The Shadow Labor Market – Why is it a Problem and How to Address It?
This course will be delivered as part of the Tax Policy and Administration Learning Program, primarily supported by the Dutch Ministry of Finance, International Monetary Fund, and the Ministry of Finance of Slovenia. The overall objective of the program is to contribute to strengthening of beneficiary institutions’ capacity in implementing the EU recommendations under which the revenue authorities can deliver tax compliance risk management.
ABOUT THIS LEARNING EVENT
What you will learn
A large share of the shadow economy is undeclared work which refers to the wages that workers and businesses do not declare to avoid taxes or labor market regulation. The course will look into factors that have contributed to concerns over a growing scope for undeclared work and will discuss measures that can be at the tax administration level pursued to reduce the size and growth of the undeclared economy. Experience across SEE shows that while a deterrence approach, which seeks to increase the actual or perceived likelihood of detection and penalties, remains the dominant approach when tackling the undeclared work, many tax administrations in close co-operation with other relevant government bodies have begun to take more preventive measures that include communication and raising public awareness campaigns along with simplification of administrative procedures, enabling easier and proper fulfilment of legally prescribed tax obligations.
This course will address the main causes behind shadow labor market. It will seek answers with regards to what extent the shadow labor market is an issue of high tax burdens, intensity of regulation, complexity of the tax system, and other driving forces of this phenomenon. The course will also address the question of how tax administrations can limit significant losses through unreported income. Discussions will focus on what actions the tax administrations in SEE can take to tackle the shadow labor market and in particular how to influence the tax morale.
SEE tax officials will be invited to share their administrations’ efforts in combating undeclared employment in sector specific areas such as construction, tourism and similar.
How you will benefit
This learning initiative will include a combination of presentations by subject-matter experts, as well as group work activities and individual presentations, followed by answer and question sessions.
Participants will be encouraged to share information on national strategies for fighting the shadow labor market, with a particular focus on improving tax compliance. An important feature of this event will be the valuable exchange of experiences of tax authorities across SEE supported with examples of efficient practices.
By the end of the course, participants will have:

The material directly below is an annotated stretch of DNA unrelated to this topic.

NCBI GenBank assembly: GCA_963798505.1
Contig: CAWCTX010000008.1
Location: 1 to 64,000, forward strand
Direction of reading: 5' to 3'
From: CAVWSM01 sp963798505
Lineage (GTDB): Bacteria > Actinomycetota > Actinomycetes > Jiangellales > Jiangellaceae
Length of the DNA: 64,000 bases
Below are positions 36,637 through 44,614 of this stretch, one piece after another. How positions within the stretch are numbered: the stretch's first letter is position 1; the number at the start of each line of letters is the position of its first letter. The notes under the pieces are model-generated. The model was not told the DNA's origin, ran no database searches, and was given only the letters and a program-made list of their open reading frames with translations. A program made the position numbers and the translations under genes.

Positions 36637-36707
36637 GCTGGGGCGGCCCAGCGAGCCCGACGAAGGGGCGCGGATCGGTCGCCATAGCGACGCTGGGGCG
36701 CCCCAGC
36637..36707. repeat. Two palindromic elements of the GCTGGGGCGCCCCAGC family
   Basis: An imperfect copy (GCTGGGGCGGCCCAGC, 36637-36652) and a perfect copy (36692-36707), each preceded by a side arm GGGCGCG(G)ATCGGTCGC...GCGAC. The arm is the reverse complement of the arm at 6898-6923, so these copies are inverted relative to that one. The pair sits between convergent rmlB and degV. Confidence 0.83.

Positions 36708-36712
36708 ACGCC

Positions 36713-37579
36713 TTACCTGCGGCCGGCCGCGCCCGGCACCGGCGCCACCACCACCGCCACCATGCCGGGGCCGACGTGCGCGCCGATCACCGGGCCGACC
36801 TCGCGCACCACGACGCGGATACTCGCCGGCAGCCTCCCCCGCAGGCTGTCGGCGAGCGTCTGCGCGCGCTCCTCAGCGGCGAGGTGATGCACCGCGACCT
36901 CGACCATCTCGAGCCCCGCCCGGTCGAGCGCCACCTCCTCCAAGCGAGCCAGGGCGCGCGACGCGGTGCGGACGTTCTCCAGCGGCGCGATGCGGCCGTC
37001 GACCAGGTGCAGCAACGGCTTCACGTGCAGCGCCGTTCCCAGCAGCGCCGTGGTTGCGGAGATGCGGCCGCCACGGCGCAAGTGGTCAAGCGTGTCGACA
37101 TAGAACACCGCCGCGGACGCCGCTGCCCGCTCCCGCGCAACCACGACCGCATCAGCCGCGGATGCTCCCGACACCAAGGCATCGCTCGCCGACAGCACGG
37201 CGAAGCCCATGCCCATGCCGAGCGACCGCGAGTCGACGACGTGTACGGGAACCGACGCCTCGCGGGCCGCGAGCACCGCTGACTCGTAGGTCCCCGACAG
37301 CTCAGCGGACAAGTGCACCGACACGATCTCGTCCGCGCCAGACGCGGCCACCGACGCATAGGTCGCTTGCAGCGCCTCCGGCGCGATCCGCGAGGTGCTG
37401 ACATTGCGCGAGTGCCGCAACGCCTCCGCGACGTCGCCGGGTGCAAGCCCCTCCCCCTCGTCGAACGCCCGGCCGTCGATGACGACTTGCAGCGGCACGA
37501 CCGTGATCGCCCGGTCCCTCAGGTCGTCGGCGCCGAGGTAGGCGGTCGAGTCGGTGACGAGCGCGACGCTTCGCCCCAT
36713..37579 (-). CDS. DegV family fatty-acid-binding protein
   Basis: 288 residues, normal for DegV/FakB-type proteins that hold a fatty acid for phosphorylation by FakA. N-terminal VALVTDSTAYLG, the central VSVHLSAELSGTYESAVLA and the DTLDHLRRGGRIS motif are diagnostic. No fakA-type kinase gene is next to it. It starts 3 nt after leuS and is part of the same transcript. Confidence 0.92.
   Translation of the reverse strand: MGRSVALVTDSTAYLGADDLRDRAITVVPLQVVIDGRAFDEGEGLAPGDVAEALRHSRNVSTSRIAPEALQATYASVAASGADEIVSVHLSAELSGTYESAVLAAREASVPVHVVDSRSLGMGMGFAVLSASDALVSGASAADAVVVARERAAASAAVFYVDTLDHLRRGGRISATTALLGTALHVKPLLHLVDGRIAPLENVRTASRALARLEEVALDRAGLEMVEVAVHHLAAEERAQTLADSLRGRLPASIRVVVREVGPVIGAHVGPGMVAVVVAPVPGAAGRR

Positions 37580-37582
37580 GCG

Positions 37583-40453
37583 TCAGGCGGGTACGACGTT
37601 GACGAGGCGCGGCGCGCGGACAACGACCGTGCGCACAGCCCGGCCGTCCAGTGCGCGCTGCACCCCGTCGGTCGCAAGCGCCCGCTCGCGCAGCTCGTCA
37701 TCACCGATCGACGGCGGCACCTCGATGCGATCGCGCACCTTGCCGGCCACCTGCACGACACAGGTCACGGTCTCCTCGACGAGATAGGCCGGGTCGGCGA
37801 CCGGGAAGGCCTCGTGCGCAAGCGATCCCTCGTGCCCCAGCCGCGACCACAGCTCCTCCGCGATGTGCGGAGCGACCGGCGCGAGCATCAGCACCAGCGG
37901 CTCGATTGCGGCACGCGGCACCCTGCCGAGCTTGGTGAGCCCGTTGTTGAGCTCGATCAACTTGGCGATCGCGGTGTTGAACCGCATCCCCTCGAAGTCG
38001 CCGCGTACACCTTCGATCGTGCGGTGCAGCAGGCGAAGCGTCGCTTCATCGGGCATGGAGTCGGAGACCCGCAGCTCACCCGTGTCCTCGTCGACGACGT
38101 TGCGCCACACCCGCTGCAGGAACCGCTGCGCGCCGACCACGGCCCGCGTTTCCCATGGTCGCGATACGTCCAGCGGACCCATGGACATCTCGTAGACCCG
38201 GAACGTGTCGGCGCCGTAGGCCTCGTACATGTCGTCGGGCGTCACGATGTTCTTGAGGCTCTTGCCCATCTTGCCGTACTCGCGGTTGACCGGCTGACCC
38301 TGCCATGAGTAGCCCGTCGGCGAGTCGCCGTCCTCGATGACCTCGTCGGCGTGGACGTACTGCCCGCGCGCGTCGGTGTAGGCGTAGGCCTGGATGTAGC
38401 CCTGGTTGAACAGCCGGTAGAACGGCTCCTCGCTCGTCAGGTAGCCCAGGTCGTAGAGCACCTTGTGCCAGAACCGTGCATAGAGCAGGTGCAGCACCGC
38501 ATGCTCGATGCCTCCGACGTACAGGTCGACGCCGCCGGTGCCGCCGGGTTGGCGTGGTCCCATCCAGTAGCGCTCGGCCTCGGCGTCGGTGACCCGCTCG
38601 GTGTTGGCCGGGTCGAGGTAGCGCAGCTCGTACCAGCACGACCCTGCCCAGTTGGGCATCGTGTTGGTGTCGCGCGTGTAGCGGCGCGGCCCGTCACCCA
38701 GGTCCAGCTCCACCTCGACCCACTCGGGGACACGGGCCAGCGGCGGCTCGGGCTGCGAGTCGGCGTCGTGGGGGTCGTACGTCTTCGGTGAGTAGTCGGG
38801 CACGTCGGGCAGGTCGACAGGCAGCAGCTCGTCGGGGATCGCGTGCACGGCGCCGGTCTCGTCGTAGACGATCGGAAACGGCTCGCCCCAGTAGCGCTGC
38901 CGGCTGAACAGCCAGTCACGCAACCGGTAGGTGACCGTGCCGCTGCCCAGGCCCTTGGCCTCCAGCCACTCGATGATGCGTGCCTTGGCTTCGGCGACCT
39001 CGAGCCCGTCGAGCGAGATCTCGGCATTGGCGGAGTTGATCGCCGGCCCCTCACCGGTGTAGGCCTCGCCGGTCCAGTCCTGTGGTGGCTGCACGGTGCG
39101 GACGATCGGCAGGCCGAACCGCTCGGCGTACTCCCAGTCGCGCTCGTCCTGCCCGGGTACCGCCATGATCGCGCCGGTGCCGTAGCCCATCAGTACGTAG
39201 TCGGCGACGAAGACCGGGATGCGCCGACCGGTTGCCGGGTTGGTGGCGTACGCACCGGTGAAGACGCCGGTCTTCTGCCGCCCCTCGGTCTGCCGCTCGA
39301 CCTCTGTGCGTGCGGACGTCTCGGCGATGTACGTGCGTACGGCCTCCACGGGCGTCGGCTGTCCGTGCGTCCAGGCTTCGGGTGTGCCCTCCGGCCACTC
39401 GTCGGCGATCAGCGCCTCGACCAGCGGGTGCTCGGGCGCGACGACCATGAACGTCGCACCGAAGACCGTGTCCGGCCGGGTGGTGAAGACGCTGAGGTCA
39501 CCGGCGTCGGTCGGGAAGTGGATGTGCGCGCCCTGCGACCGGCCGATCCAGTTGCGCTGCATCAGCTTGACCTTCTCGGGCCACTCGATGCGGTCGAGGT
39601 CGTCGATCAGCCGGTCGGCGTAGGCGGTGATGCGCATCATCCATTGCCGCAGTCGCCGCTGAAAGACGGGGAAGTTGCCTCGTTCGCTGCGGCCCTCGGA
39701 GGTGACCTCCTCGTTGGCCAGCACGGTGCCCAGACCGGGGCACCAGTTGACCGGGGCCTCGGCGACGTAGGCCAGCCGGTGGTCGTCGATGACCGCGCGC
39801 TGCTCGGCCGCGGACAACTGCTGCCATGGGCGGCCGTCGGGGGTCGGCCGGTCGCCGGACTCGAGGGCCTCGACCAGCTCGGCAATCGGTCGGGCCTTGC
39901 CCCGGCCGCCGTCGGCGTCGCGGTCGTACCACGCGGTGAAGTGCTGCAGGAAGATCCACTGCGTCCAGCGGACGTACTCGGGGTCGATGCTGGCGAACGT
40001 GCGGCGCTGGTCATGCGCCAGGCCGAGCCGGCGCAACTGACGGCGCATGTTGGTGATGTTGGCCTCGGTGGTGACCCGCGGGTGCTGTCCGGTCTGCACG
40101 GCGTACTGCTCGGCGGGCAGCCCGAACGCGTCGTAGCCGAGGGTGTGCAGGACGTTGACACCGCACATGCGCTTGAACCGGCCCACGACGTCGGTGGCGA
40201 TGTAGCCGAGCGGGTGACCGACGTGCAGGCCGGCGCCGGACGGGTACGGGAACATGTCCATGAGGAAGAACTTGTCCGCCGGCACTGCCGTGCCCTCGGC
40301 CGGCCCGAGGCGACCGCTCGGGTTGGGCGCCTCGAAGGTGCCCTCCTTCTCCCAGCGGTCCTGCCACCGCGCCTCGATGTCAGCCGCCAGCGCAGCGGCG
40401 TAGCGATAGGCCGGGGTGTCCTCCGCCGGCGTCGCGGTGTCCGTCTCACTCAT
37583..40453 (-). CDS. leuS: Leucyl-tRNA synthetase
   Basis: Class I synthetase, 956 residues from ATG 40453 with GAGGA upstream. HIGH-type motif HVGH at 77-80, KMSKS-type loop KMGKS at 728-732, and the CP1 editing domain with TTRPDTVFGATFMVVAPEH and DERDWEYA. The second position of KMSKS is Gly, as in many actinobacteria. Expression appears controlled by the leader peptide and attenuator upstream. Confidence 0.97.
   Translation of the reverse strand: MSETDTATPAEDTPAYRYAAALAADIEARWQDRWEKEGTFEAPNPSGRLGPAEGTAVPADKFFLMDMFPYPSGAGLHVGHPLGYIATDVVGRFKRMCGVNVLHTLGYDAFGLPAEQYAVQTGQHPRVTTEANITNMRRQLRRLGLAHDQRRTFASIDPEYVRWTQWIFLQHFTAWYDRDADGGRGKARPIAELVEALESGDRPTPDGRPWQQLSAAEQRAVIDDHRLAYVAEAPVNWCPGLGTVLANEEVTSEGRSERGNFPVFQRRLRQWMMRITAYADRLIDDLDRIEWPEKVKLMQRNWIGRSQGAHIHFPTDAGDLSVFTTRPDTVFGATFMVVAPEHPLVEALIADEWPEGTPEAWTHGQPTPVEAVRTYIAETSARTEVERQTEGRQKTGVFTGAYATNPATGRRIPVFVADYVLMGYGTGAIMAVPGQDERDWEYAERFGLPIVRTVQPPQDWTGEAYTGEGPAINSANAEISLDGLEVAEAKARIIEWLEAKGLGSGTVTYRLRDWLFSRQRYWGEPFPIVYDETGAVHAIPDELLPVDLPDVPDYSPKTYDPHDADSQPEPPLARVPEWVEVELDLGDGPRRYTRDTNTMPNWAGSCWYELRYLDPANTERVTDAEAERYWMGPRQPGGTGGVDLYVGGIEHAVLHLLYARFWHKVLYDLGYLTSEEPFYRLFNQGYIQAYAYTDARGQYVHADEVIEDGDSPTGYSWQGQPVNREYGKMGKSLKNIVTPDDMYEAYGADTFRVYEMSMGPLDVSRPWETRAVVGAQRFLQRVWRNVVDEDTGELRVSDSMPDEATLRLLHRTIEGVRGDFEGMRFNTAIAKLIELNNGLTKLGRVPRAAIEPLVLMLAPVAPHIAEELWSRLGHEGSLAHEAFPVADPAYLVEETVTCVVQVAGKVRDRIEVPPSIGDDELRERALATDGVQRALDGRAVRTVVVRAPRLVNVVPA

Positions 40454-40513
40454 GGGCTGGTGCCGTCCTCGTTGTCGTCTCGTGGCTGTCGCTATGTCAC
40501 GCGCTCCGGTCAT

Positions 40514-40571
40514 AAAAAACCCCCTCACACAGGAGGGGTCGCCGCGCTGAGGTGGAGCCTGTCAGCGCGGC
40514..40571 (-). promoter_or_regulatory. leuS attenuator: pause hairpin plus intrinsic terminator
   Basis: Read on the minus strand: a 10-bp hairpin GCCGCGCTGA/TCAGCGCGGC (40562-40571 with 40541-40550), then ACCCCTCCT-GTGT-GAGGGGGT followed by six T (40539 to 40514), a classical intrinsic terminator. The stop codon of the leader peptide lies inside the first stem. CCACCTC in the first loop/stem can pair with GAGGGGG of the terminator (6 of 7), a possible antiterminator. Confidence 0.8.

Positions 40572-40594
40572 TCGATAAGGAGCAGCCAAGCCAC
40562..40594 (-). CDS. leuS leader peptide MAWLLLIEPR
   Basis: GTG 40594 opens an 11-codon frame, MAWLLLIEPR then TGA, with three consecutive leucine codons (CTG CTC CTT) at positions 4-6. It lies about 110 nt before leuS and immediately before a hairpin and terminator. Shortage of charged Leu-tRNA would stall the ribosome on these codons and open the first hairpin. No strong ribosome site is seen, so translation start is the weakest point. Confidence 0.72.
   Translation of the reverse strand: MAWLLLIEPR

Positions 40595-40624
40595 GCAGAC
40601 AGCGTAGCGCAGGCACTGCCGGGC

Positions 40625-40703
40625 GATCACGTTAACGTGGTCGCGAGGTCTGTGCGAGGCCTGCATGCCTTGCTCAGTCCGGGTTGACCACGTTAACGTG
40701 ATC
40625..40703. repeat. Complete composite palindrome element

- Learned about what fuels the shadow labor market and what motivates people to engage in it
- Learned about the correlation between shadow labor market and the degree of economic recovery
- Learned about the importance and means of communication between citizens and governments
- Learned about the necessity of raising understanding of the role played by taxes in achieving social objectives, as well as about different indirect positive/motivational measures to confine the scope of the shadow labor market
- Learned about other structural incentives within tax system, income-dependent social benefits, labor market, link between contributions and benefits, and others
- Gained new insights into the range of compliance and investigative strategies that countries can adopt in their attempts to fight against shadow labor market
- Learned by exchange of experiences from other countries
Who should attend
The course has been designed for mid to senior level tax auditors, representatives of line ministries, criminal tax investigators or inspectors who are involved and/or have experience with the fighting the shadow economy, with a particular focus on improving tax compliance.
Participants are expected to take an active part in the workshop activities. The success of the workshop is directly dependent on the participants’ active engagement in the discussions and group work.
In view of the interactive nature of the event, it will be helpful if participants have a good command of the English language as there are no interpretation services planned.
Christopher Barlow, International Monetary Fund
Henk Ruitenbeek, Tax and Customs Administration, Ministry of Finance, Netherlands
No fee will be charged for officials working in the public sector. Workshop will be held in English.
The costs of travel and accommodation for two participants from Armenia, Bosnia and Herzegovina, Bulgaria, Croatia, Georgia, Macedonia, Moldova, Mongolia, Montenegro, Romania, and Ukraine will be covered by the Dutch Ministry of Finance.
Additional participants from the above mentioned eleven countries or those applying from other CEF constituency (Albania, Kosovo, Serbia, Slovenia and Turkey) will have to be sponsored by other sources, e.g. their sending or sponsoring institutions.
Applicants will be approved, accepted and notified by the CEF.
This learning initiative is supported by: